DREAMer and DACA-Applicant Octavio Castaneda Flores Free After Eight Months Nonbondable in Maricopa County Jail
Octavio Flores with members of his family, hours after being released
The first time I met Octavio Castaneda Flores, he was in county stripes, his hands cuffed to a desk where he sat in the visiting room of Durango Jail.
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It was January, and already he had spent four months in stir, nonbondable on eight class four felonies involving forgery and ID theft.
Octavio, now 28, would spend four more months in jail, before he was finally released this week, after the prosecutor in the case moved to dismiss all remaining charges.
Wednesday, I saw him as a free man, surrounded by his children, his wife Brenda, and their newborn Michael.
He had missed the birth of his youngest son. Nevertheless, he was all smiles.
"It feels great to have my family back," he told me, as Michael slept the sleep of the innocent in Brenda's arms. "I can't explain it. I don't have the words to explain it."
Brenda visited him regularly during the more than eight months he was in jail, but she didn't tell the children the truth. The young couple didn't want the kids to see their father handcuffed and in stripes or think him a criminal.
Octavio talked to the kids via phone, and Brenda told them their dad was away, on a job out of state. Meanwhile, she struggled through the situation as best she could, relying on her family for help.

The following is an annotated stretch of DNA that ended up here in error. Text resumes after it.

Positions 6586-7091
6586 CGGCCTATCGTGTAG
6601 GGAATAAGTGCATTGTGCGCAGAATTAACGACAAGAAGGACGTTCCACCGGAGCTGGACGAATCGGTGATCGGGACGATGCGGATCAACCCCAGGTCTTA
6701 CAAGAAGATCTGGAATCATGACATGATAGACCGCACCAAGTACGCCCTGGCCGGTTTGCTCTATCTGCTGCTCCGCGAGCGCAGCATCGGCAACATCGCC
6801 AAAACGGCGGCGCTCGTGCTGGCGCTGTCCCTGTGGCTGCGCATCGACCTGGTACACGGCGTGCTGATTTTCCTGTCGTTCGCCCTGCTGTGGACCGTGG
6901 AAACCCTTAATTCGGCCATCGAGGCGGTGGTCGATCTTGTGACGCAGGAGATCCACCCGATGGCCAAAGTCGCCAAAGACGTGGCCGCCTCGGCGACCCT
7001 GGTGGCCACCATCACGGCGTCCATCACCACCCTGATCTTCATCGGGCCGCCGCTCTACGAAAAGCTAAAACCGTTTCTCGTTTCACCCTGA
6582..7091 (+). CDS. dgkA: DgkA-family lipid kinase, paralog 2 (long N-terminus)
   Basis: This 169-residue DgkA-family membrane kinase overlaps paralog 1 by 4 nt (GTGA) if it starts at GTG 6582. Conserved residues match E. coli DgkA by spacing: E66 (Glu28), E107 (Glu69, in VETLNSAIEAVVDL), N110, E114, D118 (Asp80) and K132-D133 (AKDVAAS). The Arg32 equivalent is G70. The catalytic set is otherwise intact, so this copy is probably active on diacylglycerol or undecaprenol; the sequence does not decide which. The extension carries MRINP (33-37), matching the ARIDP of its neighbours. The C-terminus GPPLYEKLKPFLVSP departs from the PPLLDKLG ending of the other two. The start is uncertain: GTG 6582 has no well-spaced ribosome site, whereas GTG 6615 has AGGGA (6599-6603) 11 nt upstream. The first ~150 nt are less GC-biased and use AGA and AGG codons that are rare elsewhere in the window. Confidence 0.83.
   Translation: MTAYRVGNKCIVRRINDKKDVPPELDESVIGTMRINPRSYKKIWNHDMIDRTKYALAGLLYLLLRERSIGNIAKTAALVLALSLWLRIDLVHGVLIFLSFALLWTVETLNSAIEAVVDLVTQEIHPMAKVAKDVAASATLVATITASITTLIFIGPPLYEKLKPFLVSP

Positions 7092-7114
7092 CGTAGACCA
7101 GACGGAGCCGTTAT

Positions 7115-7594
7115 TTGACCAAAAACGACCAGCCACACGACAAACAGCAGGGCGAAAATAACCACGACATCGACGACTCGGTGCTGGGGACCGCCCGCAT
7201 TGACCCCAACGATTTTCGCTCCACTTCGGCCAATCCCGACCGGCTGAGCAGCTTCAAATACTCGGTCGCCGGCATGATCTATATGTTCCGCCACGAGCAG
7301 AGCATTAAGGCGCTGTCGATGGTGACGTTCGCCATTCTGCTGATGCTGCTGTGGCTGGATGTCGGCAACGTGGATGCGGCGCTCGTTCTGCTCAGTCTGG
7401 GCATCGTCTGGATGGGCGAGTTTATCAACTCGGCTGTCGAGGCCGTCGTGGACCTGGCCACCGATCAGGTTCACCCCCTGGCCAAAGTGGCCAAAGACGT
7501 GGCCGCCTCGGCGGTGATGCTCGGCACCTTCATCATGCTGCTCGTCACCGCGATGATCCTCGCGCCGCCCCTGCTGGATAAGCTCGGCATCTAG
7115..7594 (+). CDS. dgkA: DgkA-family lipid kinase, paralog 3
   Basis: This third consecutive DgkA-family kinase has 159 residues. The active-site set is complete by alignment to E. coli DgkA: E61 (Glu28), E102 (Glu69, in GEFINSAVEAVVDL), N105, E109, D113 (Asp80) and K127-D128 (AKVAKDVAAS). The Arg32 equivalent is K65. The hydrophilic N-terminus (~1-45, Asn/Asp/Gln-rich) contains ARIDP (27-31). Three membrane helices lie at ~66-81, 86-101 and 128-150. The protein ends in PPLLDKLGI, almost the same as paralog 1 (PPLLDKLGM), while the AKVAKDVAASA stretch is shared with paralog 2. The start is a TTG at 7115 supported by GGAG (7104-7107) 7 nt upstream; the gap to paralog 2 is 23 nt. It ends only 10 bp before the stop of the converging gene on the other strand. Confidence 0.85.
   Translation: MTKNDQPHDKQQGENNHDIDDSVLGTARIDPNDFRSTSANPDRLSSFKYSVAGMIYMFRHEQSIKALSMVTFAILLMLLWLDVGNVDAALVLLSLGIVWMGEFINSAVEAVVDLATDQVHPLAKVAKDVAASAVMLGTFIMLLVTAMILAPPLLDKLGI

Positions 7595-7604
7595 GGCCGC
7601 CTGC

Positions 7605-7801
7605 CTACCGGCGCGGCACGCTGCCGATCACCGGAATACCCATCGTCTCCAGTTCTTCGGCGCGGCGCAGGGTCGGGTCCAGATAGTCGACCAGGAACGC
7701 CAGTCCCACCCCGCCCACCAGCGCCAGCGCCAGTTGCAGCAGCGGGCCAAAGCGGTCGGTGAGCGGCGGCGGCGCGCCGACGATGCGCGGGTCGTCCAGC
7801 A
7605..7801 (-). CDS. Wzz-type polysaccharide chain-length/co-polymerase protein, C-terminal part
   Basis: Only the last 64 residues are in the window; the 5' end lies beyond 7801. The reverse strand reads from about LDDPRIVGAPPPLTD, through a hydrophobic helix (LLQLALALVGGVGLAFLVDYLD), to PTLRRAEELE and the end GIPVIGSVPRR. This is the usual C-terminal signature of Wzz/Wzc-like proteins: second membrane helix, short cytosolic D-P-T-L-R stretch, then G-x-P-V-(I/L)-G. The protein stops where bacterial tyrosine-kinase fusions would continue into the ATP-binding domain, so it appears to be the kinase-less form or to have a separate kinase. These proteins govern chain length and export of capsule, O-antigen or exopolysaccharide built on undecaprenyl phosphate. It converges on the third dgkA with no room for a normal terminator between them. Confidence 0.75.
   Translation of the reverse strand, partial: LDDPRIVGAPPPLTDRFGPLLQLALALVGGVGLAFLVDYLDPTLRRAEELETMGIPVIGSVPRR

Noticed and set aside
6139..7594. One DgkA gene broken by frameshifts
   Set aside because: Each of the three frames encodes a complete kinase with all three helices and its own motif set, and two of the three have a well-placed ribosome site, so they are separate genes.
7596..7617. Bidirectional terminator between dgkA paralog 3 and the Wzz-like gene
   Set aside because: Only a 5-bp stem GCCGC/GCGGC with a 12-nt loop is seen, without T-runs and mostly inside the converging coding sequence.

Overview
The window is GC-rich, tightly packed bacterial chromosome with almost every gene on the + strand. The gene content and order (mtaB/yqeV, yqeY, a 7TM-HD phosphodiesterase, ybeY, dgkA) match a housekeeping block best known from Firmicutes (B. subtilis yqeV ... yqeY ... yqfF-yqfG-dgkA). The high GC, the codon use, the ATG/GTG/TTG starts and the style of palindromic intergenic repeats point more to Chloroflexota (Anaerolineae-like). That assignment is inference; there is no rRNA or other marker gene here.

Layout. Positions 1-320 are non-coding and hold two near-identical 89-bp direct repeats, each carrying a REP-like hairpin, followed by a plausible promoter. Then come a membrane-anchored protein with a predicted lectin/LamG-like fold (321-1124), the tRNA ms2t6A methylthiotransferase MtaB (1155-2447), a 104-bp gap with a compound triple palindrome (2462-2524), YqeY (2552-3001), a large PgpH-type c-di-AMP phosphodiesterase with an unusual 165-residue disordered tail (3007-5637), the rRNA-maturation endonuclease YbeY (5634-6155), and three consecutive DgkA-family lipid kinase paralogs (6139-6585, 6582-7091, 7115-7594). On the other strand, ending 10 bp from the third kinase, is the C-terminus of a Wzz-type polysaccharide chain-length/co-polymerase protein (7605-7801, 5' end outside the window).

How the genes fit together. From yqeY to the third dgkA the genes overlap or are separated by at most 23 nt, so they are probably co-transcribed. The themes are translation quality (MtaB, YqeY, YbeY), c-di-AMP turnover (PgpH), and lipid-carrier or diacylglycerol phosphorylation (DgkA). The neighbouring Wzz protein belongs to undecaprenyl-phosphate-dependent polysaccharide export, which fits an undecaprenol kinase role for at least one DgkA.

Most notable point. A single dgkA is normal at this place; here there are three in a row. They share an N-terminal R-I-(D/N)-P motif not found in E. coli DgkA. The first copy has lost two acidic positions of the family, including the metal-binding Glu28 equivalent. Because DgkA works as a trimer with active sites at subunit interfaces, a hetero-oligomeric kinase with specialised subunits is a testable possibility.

"It was very hard going through labor and doing all that without him," she said. "In the past, I've always had him to be there to help me out with the whole process."
The baby was born May 30. She took Michael with her to visit Octavio in jail a couple of days later.
"I had just gotten out of the hospital," she explained, her voice weary. "But I really wanted him to see the baby. So I took him."
Octavio's case was featured in my February cover story on a discriminatory legal mechanism that lands undocumented workers like him in jail, jacked up on forgery charges.
Under a constitutional amendment passed by Arizona voters in 2006, those presumed to be guilty of a class four felony or above and presumed to be in the country illegally are denied bail.
So if the Maricopa County Attorney's Office hits an undocumented person with a class four felony charge -- or as is usually the case, multiple class four felony charges -- for working with a false Social Security Number or identity, that individual has two choices.
He or she can stick it out in Sheriff Joe Arpaio's gulags, sometimes for as long as eight or nine months, awaiting trial; or plead guilty to a felony that will likely make them removable from the United States once they are turned over to U.S. Immigration and Customs Enforcement.